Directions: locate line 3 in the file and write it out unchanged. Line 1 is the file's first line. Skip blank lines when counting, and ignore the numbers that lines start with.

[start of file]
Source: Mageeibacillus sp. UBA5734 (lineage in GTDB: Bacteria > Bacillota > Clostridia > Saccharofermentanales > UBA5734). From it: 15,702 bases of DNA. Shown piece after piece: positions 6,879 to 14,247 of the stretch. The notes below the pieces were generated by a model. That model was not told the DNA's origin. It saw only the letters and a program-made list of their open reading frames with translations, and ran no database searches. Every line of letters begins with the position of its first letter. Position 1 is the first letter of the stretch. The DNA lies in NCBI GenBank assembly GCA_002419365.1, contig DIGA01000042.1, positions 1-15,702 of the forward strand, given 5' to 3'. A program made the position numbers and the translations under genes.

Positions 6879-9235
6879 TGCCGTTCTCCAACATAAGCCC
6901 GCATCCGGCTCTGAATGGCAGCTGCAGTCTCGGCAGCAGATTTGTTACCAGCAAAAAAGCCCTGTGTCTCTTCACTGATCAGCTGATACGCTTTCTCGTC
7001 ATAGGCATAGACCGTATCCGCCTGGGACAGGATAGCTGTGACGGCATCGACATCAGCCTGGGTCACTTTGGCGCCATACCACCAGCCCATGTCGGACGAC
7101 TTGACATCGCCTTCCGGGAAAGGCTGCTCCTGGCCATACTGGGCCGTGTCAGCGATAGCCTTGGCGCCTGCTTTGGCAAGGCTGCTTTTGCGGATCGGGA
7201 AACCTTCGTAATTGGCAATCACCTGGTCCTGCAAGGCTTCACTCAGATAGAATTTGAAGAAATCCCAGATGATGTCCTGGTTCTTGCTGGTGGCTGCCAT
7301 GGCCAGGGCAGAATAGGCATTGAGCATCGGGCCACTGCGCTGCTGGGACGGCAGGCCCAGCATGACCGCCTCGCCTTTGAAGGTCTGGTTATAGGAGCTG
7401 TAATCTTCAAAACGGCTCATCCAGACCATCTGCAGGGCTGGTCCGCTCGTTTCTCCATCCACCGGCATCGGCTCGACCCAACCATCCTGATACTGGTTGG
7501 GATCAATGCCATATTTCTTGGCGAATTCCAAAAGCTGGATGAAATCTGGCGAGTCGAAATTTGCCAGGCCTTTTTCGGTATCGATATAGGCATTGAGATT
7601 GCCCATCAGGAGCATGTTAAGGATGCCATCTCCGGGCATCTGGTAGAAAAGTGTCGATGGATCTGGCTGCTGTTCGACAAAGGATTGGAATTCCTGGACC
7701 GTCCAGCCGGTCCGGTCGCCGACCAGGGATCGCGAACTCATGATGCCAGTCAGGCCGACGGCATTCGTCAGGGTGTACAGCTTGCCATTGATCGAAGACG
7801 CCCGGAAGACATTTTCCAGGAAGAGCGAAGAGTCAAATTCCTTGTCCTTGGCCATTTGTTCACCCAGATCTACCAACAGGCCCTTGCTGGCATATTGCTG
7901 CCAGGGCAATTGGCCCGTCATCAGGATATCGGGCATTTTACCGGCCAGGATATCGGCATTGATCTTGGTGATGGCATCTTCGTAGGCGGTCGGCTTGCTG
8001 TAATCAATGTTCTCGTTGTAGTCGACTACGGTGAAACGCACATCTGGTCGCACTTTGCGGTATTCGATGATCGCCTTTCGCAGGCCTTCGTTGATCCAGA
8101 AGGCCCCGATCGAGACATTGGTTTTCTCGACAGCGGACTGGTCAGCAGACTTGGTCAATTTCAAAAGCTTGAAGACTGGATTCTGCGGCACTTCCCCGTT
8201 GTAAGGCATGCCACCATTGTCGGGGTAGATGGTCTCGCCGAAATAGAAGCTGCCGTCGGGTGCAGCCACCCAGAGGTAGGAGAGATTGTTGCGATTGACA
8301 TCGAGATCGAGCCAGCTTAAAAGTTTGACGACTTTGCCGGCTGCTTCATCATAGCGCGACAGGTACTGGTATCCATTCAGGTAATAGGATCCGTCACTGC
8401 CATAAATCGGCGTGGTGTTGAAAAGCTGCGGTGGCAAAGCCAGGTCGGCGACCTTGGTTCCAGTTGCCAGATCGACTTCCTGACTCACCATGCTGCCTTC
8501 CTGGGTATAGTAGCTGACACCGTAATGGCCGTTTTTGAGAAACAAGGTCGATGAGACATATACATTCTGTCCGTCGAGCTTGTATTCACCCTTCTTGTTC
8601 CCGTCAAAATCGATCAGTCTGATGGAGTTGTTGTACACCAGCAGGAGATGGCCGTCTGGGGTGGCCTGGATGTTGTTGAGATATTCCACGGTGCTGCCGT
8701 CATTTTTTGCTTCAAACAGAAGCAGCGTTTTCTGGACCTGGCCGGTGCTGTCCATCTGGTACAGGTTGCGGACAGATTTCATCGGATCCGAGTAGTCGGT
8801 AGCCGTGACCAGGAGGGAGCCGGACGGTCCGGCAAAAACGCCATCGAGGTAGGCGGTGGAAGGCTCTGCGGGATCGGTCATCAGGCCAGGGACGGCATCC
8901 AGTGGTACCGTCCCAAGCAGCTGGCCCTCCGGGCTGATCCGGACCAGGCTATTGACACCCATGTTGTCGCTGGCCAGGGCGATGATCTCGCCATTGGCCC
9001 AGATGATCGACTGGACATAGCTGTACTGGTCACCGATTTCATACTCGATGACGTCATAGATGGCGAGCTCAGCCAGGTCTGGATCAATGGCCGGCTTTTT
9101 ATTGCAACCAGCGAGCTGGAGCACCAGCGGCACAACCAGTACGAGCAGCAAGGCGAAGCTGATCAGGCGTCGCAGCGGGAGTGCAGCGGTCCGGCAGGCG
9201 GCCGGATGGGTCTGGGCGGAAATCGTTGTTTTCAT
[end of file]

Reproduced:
6879 TGCCGTTCTCCAACATAAGCCC